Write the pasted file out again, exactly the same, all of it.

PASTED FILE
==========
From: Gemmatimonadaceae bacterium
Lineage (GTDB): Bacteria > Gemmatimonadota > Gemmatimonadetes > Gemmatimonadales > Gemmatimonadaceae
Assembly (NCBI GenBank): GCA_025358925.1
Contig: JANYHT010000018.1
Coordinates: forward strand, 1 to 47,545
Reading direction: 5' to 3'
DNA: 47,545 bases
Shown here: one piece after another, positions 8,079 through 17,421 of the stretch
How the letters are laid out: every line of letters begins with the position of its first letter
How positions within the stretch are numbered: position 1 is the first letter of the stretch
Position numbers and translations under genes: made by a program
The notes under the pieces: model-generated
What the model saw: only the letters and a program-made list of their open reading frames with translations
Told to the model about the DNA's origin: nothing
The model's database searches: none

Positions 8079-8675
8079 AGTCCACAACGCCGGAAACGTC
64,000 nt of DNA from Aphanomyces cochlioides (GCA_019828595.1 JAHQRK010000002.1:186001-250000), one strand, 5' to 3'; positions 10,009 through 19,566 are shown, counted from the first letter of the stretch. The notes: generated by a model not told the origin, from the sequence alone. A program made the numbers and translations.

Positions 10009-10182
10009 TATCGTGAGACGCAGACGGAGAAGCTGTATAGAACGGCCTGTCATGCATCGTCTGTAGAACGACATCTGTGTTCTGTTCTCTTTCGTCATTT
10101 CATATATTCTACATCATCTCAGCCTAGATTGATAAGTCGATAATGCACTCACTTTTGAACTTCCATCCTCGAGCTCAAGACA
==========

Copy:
From: Gemmatimonadaceae bacterium
Lineage (GTDB): Bacteria > Gemmatimonadota > Gemmatimonadetes > Gemmatimonadales > Gemmatimonadaceae
Assembly (NCBI GenBank): GCA_025358925.1
Contig: JANYHT010000018.1
Coordinates: forward strand, 1 to 47,545
Reading direction: 5' to 3'
DNA: 47,545 bases
Shown here: one piece after another, positions 8,079 through 17,421 of the stretch
How the letters are laid out: every line of letters begins with the position of its first letter
How positions within the stretch are numbered: position 1 is the first letter of the stretch
Position numbers and translations under genes: made by a program
The notes under the pieces: model-generated
What the model saw: only the letters and a program-made list of their open reading frames with translations
Told to the model about the DNA's origin: nothing
The model's database searches: none

Positions 8079-8675
8079 AGTCCACAACGCCGGAAACGTC
64,000 nt of DNA from Aphanomyces cochlioides (GCA_019828595.1 JAHQRK010000002.1:186001-250000), one strand, 5' to 3'; positions 10,009 through 19,566 are shown, counted from the first letter of the stretch. The notes: generated by a model not told the origin, from the sequence alone. A program made the numbers and translations.

Positions 10009-10182
10009 TATCGTGAGACGCAGACGGAGAAGCTGTATAGAACGGCCTGTCATGCATCGTCTGTAGAACGACATCTGTGTTCTGTTCTCTTTCGTCATTT
10101 CATATATTCTACATCATCTCAGCCTAGATTGATAAGTCGATAATGCACTCACTTTTGAACTTCCATCCTCGAGCTCAAGACA